Also, the broker was a little wishy-washy with us, which did not inspire much confidence from me. They took forever to tell us whether or not we’d been accepted into the loan program (you can’t make more than a certain amount of money). Then we waited…waited…waited, faxed some more paperwork and then waited some more. Just when we thought they were calling to give us good news, it turns out they needed more things signed.

But finally, everything went through and we ordered another appraisal even though we had just done one a few weeks prior (and did not get refunded for it). Oh well, if it worked out it was worth it, right? We both had a good laugh over the fact that the two appraisers came up with different amounts, a difference of $7,000 I think! How does that happen?

We still didn’t get too excited until after the underwriter’s report came back — that is where we got caught up the last time.

Then we waited almost two more weeks to find out if we were even going to make it to closing. Just to give you a timeline, we first put an offer on this house in late April. We found out we “lost” it May 17th, we started the process again about a week later and then found out we were “probably” going to close in late June/early July. Really, a short amount of time in the grand scheme of things but to us it felt like an eternity, especially because we had to go through the process twice. But I have heard of people getting hung up much longer, even a year! So I am glad that didn’t happen to us.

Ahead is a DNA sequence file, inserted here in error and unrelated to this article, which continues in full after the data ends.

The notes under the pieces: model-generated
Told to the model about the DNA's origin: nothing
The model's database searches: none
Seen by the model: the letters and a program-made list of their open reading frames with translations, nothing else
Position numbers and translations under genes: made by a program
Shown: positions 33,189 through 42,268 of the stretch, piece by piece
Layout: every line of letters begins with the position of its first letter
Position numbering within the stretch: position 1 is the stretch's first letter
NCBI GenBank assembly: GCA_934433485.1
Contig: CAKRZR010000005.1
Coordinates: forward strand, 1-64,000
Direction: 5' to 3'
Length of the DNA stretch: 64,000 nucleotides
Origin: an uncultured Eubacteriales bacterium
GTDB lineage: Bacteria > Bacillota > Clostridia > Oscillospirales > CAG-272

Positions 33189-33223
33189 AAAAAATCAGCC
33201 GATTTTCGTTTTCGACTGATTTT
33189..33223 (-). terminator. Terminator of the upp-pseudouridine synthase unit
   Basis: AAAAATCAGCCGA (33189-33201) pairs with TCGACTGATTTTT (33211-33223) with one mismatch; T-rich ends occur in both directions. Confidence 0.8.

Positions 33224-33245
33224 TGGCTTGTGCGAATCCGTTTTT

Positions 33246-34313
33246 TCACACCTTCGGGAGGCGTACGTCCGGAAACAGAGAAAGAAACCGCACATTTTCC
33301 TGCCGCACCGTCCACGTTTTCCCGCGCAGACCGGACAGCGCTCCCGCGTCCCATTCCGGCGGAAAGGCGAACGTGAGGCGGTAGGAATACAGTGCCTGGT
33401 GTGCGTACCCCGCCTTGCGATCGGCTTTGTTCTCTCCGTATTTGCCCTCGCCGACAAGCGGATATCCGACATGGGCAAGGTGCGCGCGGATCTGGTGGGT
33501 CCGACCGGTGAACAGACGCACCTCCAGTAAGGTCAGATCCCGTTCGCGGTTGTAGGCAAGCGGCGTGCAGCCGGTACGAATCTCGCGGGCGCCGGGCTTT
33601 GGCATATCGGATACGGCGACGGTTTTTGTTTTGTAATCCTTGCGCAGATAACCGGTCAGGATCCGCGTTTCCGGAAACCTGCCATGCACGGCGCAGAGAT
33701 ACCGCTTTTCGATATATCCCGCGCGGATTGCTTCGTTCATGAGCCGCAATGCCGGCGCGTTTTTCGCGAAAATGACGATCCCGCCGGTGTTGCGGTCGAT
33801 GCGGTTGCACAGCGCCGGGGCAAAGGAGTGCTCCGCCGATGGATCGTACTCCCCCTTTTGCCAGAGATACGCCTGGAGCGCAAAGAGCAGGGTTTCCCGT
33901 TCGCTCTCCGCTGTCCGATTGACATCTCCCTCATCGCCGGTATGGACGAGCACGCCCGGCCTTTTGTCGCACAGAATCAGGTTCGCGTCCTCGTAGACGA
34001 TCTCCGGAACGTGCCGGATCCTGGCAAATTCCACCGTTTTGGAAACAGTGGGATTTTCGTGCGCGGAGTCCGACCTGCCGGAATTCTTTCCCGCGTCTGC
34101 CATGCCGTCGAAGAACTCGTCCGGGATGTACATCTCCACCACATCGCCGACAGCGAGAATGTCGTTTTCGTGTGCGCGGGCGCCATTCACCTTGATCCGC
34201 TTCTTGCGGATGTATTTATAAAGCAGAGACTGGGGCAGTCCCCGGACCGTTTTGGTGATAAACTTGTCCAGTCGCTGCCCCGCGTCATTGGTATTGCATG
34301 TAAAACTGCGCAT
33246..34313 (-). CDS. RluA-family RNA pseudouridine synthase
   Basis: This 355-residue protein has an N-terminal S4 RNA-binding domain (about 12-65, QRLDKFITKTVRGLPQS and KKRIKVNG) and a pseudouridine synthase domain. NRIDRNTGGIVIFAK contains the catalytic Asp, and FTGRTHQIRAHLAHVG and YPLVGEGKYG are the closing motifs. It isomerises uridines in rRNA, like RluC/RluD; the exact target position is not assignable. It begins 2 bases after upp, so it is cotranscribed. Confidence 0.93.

Anyway, as soon as we found out everything was in order, we breathed a sigh of relief. Closing was FINALLY scheduled for July 1st and we had a final walk-through the night before. Everything looked great, all the repairs had been made so just one more sleep and it would be ours. Needless to say, I didn’t sleep well that night.

We showed up to closing at 10 a.m. that Friday and it was so surreal. I was so anxious that I didn’t even eat breakfast, which is the opposite of how I usually am (I’m normally an emotional eater). Everyone who has ever bought a home that we know had warned us how grueling closing was, how much you’d have to sign (“Don’t use your right hand the day before,” Josh warned) and how everything you had to do up until that point was nothing in comparison.